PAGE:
12.77% I sometimes have trouble speaking
12.77% I have trouble aligning my mouth and jaw to form words
21.28% I have trouble producing words that are loud enough to hear
23.40% I have trouble pronouncing some words
24.47% People on the phone more often do not understand me since dystonia
37.23% Dystonia has not affected my ability to speak (3A- 27)
-Have you adjusted your speaking activities due to dystonia?
20.88% I sing less
14.29% I take part less in group singing
23.08% I get others to speak for me sometimes because it is hard to talk
36.26% I sometimes don’t say what I was going to say because it is hard to speak
15.38% I sometimes write down messages when it is hard to say them aloud
39.56% I have not had to change my speaking activities due to dystonia (3A- 28)
-Have you become socially frustrated when you had ideas to contribute but
it was hard to form words and speak?
38.89% No (20B- 4)
11. reading, watching TV
-Has dystonia affected your comfort when reading a book of magazine?
42.70% I had have to adjust how I hold a book
24.72% When I hold a book my body tenses up
42.70% I prefer to sit with my head leaning against something when I read
24.72% I prefer to be seated not standing now when I read
33.71% I can’t read comfortably for as long a stretch of time but I can still do it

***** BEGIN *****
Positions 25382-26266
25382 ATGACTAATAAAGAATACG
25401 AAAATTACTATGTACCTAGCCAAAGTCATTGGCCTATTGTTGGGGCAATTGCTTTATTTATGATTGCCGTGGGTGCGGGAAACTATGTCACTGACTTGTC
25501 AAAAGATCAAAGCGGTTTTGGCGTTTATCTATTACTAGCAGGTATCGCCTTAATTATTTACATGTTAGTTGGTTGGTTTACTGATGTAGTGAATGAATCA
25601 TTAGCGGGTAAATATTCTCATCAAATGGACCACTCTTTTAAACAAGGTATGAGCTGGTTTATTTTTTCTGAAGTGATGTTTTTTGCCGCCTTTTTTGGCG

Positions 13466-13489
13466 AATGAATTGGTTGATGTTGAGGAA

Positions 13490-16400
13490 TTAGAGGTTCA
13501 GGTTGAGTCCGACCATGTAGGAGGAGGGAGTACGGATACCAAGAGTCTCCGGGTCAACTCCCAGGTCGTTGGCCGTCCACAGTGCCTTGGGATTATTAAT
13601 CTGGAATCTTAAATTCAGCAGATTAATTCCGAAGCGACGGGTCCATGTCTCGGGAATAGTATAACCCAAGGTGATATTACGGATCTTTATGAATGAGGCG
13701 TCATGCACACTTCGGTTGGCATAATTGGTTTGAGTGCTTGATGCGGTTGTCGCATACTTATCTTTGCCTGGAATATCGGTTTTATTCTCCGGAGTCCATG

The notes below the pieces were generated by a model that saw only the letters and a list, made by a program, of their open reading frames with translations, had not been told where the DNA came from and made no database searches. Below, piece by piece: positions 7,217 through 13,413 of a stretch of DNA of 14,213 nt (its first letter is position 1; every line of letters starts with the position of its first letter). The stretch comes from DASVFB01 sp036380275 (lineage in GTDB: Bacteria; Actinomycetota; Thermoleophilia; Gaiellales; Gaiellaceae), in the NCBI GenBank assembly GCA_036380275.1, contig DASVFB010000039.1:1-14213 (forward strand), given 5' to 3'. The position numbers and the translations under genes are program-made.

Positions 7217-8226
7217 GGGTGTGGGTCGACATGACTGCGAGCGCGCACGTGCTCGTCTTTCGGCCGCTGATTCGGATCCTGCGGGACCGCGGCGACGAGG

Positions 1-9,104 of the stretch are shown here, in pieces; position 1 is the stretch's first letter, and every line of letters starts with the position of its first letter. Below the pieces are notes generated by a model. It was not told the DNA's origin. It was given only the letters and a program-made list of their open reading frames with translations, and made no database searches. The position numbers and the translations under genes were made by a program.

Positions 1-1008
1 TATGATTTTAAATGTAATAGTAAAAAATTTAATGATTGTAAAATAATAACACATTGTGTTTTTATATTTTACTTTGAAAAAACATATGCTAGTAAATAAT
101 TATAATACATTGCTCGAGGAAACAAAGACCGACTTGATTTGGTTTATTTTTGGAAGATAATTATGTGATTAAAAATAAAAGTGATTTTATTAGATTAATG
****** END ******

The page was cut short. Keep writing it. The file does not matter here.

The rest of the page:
-Is your dystonia worse when you got ouside in very cold weather or watch an exciting movie?
29.41% yes but it’s worth it to have a full life
52.94% Yes and I am now more selective in what I do
23.53% No, there is no change ( 20A- 40)
12. housework, chores
-Do you mow the lawn or shovel the snow less often or less thorougly than before dystonia?
20.41% not applicable ( 3A – 1)
-Are you still able to vacuum?
8.08% not applicable ( 3A -2)
13. education, job
-Has dystonia affected your education choices?
2.17% I have been denied entry into some classes because of dystonia
17.39% I have had to avoid some fields of study, due to dystonia
17.39% Shyness or embarrassment have kept me from taking some classes
15.22% I have had to arrange my schedule to allow for the fatigue of dystonia
4.35% Dystonia has limited my education options but I still find an area I can study
25.00% Dystonia has not limited my education options ( 3A- 29)
-Has dystonia affected your career?
8.79% I had to reduce my paid work hours due to dystonia
16.48% I have had to take time away from paid work due to dystonia
9.89% I have had to change my job due to dystonia
32.97% I have had to quit my job due to dystonia
2.20% I never was able to have a paid job due to dystonia
4.40% I had retired from my paid job before I got dystonia
19.78% not applicable (3A – 30)
-Did you have to reduce your paid work due to dystonia?
7.14% I had to reduce my hours
10.71% I had to change my job role
10.71% I lost income because of dystonia
32.14% I had to give up my job because of dystonia
39.29% not applicable (17A-73)
-These questions ask about your job situation
14.29% I work in the home and have no boss or coworkers
71.43% I have told my boss about my dystonia
57.14% I have told at least one coworker about my dystonia
0% I have not told my boss or coworkers about my dystonia